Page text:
AUSTIN — In the midst of pouring rain, a water fight broke out on the House floor between Dallas-area lawmakers and those from East Texas.
The heated debate started when the North Texas contingent, led by Rep. Kenneth Sheets, R-Dallas, successfully fought to pull down an amendment that won approval earlier in the day. That measure would have meant area cities needed to get approval from an East Texas water board before tapping into the planned Marvin Nichols Reservoir.
“This would be bad for us,” Sheets said.
The amendment would have meant that a regional water plan could not include construction of a project in another regional water planning area unless two thirds of that area’s board approves.
It was added to a bill about ground water supply.
Sheets was serving as chair when the amendment was brought up and much of the House was distracted by the severe flooding that occurred in the Austin area on Monday.
Sheets said when he had time to read the amendment after it passed, he realized it would affect Dallas’ ongoing efforts to get the reservoir built.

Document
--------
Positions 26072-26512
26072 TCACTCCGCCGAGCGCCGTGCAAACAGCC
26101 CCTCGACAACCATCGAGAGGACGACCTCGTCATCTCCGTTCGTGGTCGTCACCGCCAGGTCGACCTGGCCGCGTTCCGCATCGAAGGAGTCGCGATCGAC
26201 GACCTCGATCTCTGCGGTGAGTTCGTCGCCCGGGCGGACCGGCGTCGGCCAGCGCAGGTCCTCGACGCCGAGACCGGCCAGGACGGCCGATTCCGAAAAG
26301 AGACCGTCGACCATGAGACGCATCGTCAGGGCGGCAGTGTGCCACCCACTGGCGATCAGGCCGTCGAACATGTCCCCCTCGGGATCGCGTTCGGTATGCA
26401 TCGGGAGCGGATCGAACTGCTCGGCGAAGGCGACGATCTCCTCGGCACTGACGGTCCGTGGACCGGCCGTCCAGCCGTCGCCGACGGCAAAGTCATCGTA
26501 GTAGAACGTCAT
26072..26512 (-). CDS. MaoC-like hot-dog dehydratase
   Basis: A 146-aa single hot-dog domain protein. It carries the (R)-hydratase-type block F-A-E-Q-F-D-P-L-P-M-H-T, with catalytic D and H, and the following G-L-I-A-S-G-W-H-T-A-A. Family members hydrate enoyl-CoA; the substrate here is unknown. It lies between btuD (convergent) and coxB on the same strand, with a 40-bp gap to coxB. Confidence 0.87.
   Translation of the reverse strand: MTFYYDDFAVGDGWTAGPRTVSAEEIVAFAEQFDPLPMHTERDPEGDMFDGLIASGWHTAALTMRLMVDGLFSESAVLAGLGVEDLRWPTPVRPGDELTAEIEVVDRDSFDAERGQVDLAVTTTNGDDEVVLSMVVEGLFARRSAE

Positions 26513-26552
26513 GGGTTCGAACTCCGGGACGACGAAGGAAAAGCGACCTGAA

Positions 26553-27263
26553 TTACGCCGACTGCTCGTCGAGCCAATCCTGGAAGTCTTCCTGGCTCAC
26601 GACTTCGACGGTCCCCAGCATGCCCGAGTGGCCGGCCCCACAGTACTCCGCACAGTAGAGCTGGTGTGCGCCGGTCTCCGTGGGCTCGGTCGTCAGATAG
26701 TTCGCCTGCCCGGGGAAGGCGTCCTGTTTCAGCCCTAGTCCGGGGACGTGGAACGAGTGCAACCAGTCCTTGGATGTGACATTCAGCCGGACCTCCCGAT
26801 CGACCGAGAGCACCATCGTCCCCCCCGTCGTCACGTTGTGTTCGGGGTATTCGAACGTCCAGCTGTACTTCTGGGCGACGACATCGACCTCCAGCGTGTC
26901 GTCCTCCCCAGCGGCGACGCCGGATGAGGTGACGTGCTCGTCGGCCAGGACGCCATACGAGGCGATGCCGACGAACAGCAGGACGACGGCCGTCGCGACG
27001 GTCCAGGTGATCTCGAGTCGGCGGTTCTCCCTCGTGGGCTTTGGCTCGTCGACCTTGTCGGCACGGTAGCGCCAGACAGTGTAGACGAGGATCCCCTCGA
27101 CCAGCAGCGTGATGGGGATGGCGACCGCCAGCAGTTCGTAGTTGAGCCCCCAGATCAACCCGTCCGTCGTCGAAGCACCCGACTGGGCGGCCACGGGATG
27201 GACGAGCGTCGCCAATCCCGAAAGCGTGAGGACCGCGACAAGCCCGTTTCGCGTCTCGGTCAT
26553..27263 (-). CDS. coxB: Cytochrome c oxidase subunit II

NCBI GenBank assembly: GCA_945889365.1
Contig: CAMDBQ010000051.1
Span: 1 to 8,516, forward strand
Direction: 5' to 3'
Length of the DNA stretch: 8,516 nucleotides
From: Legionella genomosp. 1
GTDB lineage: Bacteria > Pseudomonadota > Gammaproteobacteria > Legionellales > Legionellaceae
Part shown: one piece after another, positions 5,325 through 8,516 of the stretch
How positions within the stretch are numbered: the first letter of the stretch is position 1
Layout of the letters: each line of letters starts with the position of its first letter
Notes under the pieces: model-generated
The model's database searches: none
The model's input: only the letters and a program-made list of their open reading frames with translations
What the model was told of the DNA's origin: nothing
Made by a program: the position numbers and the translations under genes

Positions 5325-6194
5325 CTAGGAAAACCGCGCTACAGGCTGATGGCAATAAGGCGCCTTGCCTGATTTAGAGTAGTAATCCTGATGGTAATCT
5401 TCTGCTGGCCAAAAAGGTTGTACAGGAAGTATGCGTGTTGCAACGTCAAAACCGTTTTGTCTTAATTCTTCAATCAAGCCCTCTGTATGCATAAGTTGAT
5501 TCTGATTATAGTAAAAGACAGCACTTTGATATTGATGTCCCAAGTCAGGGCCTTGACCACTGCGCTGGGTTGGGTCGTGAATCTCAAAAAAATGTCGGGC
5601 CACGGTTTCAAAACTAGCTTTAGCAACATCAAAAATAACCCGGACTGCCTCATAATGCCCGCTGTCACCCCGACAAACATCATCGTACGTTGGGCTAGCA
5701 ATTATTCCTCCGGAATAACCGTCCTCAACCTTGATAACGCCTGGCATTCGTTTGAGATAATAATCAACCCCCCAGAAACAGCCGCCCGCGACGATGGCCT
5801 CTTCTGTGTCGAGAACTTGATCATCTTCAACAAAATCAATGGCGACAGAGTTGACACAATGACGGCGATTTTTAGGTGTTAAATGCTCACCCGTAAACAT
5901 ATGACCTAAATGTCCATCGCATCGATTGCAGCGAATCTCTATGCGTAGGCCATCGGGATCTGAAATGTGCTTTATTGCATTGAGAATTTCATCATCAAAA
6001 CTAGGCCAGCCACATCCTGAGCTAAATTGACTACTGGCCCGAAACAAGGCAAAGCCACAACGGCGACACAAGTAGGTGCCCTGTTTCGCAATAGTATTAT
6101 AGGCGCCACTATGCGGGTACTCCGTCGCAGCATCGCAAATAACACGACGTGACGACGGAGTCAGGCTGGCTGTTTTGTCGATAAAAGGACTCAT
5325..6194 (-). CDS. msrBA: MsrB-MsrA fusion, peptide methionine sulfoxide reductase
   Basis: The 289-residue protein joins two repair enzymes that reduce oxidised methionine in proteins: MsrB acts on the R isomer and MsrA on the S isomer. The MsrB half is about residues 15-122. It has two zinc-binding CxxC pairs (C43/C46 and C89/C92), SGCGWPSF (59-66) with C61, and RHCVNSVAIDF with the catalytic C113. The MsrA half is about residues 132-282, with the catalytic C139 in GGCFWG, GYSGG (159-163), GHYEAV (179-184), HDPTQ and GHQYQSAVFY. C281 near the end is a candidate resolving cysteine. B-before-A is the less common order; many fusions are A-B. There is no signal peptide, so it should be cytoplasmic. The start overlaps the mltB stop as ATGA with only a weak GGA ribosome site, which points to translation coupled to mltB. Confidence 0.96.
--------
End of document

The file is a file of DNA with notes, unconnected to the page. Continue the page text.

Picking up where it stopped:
The plan, which has been decades in the making and is still years from fruition, would flood 72,000 acres in northeast Texas to build the reservoir. Local officials say it is needed to keep up with Dallas’ water demand as the area’s population grows.
Currently, such projects don’t need approval from another regional water planning board. Generally, property is purchased or gained through eminent domain proceedings to gain access to the water as well as numerous approvals from state and other officials.
But East Texas lawmakers said landowners too often are bullied into taking deals with no consideration for their area’s needs or economic development. Loggers in that area worry about the impact on the forest, saying it would hurt the economy there.
“If we’re going to give up our property to provide water … we just don’t want to be forced to do it,” Rep. David Simpson, R-Longview, said. “We want a seat at the table.”
Rep. Lyle Larson, R-San Antonio, said he was concerned that many legislators referred to it as “our water” though it is the state at large that has been facing significant water-supply issues.
“When we start talking about water, it’s the commonwealth of East Texas,” he said.